I read your recent report on my testimony at the Coroner’s inquest on the death of former US Ambassador Dawda Fadera and wish to make the following clarifications on my statement
It goes like this: I was actually on ward rounds (seeing admitted patients) at the 6&7 male surgical ward when I received a call from my senior that Mr Fadera’s ‘condition’ had ‘changed’ and that I should immediately check on him. I was shocked because I knew him personally and was never aware of his admission or whatsoever. I didn’t hesitate to run to the scene. Upon arrival, I found the nurses resuscitating him by chest compressions and ambubagging. I ordered for a brief halt and quickly checked his pulses, cardiopulmonary activity and Pupils. Unfortunately, these examinations were not promising. Resuscitation continued for another 20 minutes, but to no avail. At this point, there was absolutely no signs of life. Death was pronounced and the body was prepared and transferred to the mortuary. My senior doctor was later informed about the death.
Dr Lamin K.Ceesay
Conversation with myself
My friend, we may all call Gambia home, but we live in very different Gambias. It’s easy for some of us to see the glass half full. Many can’t even find the glass but they also call Gambia home. The hardest part for some is to feel the pain of others living right next to them. Cooking their meals, washing their cars, begging for lifts, hawking wares, carrying briefcases, securing them, serving them, begging, teaching and cleaning. Do you know their names? My friend, what concerns us is often what we concern ourselves with.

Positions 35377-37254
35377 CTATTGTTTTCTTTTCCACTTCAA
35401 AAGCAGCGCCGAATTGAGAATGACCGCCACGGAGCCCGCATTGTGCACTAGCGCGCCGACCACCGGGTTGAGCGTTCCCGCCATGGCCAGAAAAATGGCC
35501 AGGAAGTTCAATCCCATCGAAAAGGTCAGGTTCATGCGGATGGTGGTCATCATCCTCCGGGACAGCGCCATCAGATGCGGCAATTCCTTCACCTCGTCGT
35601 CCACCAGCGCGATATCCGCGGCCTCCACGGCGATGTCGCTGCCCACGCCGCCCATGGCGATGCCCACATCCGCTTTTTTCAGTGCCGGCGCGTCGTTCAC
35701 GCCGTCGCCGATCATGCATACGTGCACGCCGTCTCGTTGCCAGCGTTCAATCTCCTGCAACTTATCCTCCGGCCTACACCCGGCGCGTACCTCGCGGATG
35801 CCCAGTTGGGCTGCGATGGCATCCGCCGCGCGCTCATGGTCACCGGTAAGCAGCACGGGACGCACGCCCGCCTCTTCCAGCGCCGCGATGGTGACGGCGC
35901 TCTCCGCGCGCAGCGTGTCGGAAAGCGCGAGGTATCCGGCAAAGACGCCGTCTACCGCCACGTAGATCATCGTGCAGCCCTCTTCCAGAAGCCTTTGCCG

My friend, we share the same roads, but we don’t breathe the same dust. I walk the roads and you drive or are driven on the roads with your windows up so you won’t smell me or inhale the dust all around you. Your privilege is courtesy of my blood, sweat and tears. A privilege I am denied.
My friend, we share the same sun but not the same heat. Your air is regulated while I sweat in my clothes, crying to someday live like you. You live on my tears and sweat, saddling me with more debt for my children to pay. Yet you claim to be working for me.
My friend, the way we “hate” corruption in The Gambia, imagine if we didn’t love it so very much, it would have long since died.
My friend, the way we lay claim to morality and shun hypocrisy. The way we annihilate actions we perceive to be immoral, imagine if we were not so “moral”, hypocrisy would have thrived. And imagine if we didn’t hate the “word” hypocrite, perhaps we would not see ourselves in it and take offense at its mere mention. We all know there are hypocrites; it’s just that no one knows who they are and that is what scares me.
My friend, the way we hate backbiting, imagine if we didn’t love gossiping so much, backbiting would have died. But there is a reason gossiping gets you places and friends. All you know about Momodou is what Jabou told you but you’re quick to claim that you know Momodou very well!
My friend, the way we strive for excellence, imagine if we didn’t settle for mediocrity? Can’t you see how well the IEC planned everything and even shared a vague letter Gamsplaining why they can’t register Gambians? Can’t you see how our foreign ministry was entering into deals and Gamsplaining to convince us that they didn’t sell our people out?